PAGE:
UNITED STATES OF AMERICA BEFORE THE NATIONAL CREDIT UNION ADMINISTRATION
In the Matter of [redacted]
Decision and Order on Appeal
This matter comes before the National Credit Union Administration Board (Board) pursuant to 12 CFR 745.202 as an administrative appeal of the determination by the Agent for the Liquidating Agent of Lancaster Teachers Credit Union denying [redacted] insurance claim.
Lancaster Teachers Credit Union (hereinafter Credit Union) was a state-chartered, federally insured credit union. It was chartered in 1935 to serve employees of the Lancaster County School District in Pennsylvania. The Credit Union became insolvent and was placed into liquidation by the Pennsylvania Department of Banking on March 24, 1998. The NCUA Board was named as liquidating agent by the Pennsylvania Department of Banking. NCUA’s Asset Management & Assistance Center (AMAC) is responsible for managing liquidations of federally-insured credit unions.
AMAC reconstructed the [redacted] accounts based on correspondence they provided and from the records available from the Credit Union. AMAC used May 30, 1994, as a start date for its reconstruction.1 As of May 30, 1994, Credit Union records indicated that [redacted] had two share accounts and a car loan account, [redacted] had a share account and a loan account, and [redacted] had an account for each of their minor children. AMAC analyzed available information and produced a spreadsheet setting forth beginning balances, deposits made to and withdrawals made from the share accounts, loan payments and the final balances in the accounts on the date of liquidation. The beginning balances used by AMAC in its reconstruction were either those supplied by the [redacted] or more favorable to the [redacted] than the amounts supplied by them. Other than dividends, all deposits were in the form of payroll deduction. Withdrawals were in the form of checks drawn on the Credit Union’s account at a local bank. Loan payments were made by payroll deduction. Due to the fact that the manager had allowed for overdrafts, without informing the [redacted], and had not properly applied [redacted] payroll deduction to pay off the car loan, AMAC determined that the [redacted] were overdrawn in the amount of [redacted] as of the liquidation date.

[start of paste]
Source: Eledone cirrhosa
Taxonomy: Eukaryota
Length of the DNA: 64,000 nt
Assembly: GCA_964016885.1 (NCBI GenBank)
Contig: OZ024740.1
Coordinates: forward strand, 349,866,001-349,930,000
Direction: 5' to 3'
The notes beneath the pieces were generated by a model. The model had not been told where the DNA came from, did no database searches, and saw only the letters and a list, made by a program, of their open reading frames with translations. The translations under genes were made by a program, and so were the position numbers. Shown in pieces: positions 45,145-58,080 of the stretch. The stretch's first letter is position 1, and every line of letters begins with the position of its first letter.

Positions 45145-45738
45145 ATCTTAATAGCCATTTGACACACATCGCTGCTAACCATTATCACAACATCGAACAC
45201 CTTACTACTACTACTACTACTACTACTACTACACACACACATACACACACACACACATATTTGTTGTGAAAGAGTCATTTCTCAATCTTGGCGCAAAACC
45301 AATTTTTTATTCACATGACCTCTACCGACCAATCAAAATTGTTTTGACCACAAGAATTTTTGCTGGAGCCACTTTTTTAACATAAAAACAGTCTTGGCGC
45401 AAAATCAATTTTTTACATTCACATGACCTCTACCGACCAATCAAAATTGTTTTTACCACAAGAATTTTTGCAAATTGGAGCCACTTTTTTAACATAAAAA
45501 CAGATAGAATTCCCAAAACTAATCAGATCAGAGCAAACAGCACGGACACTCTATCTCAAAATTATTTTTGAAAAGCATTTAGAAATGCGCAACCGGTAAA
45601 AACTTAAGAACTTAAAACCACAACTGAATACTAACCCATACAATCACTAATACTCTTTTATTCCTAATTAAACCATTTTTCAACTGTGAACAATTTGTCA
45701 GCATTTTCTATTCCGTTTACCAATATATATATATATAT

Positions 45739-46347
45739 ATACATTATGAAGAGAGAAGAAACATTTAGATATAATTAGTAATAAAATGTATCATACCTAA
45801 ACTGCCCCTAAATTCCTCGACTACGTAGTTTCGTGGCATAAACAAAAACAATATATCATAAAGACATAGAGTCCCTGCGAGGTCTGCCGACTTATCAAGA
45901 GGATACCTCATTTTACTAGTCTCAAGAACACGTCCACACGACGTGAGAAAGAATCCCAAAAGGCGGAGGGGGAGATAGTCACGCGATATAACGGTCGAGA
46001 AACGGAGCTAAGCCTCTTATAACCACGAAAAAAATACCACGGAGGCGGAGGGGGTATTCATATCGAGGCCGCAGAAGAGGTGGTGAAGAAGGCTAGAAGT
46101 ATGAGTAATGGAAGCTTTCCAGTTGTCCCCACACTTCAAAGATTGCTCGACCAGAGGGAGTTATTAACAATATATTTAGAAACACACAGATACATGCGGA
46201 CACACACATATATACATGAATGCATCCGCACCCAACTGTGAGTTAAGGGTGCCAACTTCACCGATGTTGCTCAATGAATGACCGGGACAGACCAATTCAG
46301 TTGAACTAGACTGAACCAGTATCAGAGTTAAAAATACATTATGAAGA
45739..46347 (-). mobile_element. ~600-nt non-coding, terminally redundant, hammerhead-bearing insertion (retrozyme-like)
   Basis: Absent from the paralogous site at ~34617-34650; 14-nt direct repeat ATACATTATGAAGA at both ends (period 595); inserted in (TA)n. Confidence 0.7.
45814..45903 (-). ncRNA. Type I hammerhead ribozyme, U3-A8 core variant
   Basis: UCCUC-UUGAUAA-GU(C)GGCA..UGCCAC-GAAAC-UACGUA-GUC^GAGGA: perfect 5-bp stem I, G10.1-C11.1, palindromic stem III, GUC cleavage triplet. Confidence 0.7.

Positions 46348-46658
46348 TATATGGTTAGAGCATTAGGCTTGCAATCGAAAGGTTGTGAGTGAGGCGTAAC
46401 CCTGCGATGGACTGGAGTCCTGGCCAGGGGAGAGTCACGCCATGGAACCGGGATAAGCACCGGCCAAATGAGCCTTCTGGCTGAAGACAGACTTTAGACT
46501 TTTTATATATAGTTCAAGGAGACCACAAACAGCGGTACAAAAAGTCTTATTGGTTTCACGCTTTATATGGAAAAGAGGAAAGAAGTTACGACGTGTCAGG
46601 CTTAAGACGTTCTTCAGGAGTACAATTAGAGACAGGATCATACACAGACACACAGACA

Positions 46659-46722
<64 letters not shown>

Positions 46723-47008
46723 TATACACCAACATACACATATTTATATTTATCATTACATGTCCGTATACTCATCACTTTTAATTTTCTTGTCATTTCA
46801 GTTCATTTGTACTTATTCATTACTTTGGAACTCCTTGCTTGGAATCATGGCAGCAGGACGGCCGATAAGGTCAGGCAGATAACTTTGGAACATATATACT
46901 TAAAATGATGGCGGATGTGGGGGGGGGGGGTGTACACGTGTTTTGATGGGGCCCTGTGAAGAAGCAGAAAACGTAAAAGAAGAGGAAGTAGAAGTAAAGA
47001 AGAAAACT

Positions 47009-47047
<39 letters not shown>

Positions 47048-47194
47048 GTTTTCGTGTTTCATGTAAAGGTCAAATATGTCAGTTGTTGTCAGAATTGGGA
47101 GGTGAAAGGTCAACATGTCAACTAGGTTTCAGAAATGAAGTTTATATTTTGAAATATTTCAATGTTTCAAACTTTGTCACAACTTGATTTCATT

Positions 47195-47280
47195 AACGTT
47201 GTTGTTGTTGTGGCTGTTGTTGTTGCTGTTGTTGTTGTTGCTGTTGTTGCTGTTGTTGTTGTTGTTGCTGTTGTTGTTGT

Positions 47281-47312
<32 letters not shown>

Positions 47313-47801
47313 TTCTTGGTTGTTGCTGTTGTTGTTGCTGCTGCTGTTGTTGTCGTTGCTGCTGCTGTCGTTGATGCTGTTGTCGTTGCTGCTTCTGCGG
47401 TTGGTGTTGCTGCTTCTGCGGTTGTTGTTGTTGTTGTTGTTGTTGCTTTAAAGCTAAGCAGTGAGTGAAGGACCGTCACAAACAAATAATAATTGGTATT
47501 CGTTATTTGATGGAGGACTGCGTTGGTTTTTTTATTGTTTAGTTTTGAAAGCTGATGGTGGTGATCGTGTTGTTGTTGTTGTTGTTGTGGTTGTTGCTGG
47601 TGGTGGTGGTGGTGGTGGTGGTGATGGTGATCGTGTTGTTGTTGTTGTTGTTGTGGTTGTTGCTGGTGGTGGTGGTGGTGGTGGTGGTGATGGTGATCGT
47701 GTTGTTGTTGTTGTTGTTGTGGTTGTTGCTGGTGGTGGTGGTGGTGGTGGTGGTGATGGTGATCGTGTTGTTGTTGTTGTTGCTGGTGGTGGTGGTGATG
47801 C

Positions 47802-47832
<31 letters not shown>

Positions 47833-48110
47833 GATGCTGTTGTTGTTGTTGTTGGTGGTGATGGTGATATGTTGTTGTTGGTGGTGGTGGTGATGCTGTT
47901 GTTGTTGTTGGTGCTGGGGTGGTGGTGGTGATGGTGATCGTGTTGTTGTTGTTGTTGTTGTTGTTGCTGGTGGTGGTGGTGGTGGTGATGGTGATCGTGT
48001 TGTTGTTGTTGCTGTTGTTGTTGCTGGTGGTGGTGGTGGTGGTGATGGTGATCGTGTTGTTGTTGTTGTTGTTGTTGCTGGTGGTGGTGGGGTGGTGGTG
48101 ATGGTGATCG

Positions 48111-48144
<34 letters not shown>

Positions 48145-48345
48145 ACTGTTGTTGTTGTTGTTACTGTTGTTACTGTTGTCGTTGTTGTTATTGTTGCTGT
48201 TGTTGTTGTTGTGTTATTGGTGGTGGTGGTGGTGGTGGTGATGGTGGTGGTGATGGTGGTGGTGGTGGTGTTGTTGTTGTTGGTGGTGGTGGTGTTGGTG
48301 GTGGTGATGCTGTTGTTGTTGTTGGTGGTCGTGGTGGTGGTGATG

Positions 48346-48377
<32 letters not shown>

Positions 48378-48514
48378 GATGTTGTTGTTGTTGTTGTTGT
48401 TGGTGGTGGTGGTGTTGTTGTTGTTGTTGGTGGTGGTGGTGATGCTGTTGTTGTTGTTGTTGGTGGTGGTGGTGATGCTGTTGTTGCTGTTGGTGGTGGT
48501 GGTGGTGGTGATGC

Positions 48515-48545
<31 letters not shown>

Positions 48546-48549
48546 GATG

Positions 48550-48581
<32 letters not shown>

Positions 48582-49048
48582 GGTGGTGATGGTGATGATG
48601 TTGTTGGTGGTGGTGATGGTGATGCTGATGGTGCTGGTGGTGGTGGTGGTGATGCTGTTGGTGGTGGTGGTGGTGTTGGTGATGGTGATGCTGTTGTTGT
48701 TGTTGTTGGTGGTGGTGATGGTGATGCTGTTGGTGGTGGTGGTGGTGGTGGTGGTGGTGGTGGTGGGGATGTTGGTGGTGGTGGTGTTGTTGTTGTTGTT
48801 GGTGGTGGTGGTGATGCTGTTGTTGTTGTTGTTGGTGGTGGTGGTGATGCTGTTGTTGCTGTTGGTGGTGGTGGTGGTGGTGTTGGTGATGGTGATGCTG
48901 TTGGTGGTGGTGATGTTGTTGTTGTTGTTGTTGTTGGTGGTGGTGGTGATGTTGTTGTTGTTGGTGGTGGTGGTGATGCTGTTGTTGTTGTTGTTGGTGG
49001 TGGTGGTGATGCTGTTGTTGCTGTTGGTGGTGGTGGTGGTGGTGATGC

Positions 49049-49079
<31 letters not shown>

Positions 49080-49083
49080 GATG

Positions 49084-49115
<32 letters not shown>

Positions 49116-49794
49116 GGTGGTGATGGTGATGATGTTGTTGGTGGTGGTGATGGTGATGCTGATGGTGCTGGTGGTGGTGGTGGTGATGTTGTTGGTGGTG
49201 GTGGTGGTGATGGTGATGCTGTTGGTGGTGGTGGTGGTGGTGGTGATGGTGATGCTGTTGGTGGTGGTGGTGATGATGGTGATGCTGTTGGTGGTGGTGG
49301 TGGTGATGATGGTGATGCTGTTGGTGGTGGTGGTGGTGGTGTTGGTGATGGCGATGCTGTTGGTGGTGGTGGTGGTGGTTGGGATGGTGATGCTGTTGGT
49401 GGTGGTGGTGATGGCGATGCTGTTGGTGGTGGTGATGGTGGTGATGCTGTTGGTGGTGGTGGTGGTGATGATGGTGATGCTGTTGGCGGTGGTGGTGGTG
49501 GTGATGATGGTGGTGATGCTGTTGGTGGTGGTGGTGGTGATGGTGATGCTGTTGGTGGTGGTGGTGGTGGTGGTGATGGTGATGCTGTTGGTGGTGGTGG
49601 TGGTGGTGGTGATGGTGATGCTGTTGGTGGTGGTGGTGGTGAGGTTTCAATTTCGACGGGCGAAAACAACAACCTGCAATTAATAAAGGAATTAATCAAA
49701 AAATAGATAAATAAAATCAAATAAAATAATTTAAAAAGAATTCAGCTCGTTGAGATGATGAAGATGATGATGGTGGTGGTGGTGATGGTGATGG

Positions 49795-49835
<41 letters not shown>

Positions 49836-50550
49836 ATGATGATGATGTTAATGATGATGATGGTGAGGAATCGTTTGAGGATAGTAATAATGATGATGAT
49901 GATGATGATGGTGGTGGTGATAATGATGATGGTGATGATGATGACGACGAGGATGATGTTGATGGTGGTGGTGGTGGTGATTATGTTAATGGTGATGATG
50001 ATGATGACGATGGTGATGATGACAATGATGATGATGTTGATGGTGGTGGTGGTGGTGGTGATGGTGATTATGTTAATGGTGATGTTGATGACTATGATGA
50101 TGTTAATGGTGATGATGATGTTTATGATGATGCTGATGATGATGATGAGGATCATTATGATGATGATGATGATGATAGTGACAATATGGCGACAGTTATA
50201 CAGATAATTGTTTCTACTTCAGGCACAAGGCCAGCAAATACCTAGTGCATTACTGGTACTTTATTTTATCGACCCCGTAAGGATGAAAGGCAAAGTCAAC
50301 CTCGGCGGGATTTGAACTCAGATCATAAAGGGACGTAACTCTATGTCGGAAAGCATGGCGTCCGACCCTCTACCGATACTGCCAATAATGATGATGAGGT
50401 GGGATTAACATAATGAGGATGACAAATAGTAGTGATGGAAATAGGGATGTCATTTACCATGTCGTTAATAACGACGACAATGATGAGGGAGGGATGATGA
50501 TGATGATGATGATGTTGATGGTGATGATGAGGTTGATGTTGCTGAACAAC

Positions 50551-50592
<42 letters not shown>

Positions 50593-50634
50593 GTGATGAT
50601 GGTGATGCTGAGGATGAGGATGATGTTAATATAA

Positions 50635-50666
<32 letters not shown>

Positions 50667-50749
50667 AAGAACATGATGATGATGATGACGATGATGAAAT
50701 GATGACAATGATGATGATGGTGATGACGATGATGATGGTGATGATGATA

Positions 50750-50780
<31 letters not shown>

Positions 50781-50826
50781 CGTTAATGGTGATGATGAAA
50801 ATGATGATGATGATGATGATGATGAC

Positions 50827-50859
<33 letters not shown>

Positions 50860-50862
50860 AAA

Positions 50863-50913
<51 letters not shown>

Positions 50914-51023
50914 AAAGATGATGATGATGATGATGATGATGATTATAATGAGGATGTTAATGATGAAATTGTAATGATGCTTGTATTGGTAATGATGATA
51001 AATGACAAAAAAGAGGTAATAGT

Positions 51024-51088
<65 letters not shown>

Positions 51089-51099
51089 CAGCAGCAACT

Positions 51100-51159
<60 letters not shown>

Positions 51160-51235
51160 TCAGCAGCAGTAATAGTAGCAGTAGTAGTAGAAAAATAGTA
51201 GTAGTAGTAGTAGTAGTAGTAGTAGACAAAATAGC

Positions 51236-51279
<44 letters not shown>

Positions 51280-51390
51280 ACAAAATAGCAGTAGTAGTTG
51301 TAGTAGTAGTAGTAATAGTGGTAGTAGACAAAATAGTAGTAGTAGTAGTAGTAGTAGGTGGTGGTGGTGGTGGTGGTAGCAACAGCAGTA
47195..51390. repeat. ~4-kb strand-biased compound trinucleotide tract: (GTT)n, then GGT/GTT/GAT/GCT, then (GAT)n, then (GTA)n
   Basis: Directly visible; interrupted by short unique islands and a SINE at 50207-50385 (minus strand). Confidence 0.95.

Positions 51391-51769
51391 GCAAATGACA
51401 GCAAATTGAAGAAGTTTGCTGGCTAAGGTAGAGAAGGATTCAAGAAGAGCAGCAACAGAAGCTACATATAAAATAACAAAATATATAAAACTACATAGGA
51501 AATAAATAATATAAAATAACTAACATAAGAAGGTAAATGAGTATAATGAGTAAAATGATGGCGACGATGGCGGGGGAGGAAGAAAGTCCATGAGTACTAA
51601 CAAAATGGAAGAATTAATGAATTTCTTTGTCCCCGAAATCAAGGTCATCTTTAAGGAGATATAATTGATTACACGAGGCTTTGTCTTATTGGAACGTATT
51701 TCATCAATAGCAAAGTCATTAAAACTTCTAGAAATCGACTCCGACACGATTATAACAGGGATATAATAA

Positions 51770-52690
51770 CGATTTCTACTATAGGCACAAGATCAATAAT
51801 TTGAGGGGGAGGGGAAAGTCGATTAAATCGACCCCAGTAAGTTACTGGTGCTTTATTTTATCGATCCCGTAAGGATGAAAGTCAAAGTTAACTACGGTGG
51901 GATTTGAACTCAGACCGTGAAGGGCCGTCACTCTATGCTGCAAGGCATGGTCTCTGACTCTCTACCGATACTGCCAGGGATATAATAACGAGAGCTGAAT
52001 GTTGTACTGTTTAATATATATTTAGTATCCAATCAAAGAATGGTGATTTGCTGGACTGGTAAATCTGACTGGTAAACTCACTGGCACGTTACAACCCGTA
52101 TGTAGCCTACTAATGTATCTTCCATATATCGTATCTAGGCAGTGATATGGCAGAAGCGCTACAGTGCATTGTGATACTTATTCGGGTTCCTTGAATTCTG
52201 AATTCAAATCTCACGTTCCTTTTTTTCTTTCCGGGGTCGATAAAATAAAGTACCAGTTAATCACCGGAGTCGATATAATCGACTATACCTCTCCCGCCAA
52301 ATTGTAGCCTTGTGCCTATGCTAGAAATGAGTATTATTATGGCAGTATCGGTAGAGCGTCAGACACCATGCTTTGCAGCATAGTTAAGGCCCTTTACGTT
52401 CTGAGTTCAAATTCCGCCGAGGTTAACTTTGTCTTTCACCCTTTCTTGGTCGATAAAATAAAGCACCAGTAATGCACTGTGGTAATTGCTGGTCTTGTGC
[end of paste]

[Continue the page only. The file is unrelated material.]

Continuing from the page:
Other than their letters, and a notarized statement from the former Credit Union manager stating that the [redacted] owed no money to the Credit Union and there was a positive balance in the children’s accounts,the [redacted] present no evidence to substantiate their claim. The [redacted] do not contest any of the deposits, withdrawals, dividends or loan payments noted on the spreadsheet used by AMAC in its calculations. There is no credible evidence to dispute the negative balance as determined by AMAC.
For the reasons set forth above, it is ORDERED as follows:
The Board upholds the Liquidating Agent’s decision to deny the [redacted] claim in the amount of [redacted] plus dividends and denies the [redacted] appeal.
The Board’s decision constitutes a final agency determination. Pursuant to 12 CFR 745.203(c), this final determination is reviewable in accordance with the provisions of Chapter 7, Title 5, United States Code, by the United States Court of Appeals for the District of Columbia or the court of appeals for the Federal judicial circuit where the credit union’s principal place of business was located. Such action must be filed not later than 60 days after the date of this final determination.
So ORDERED this 19th day of May, 1999 by the National Credit Union Administration Board.
Secretary of the Board
1 This date was chosen because it was the earliest date that complete information was available from the Credit Union’s converted computer system.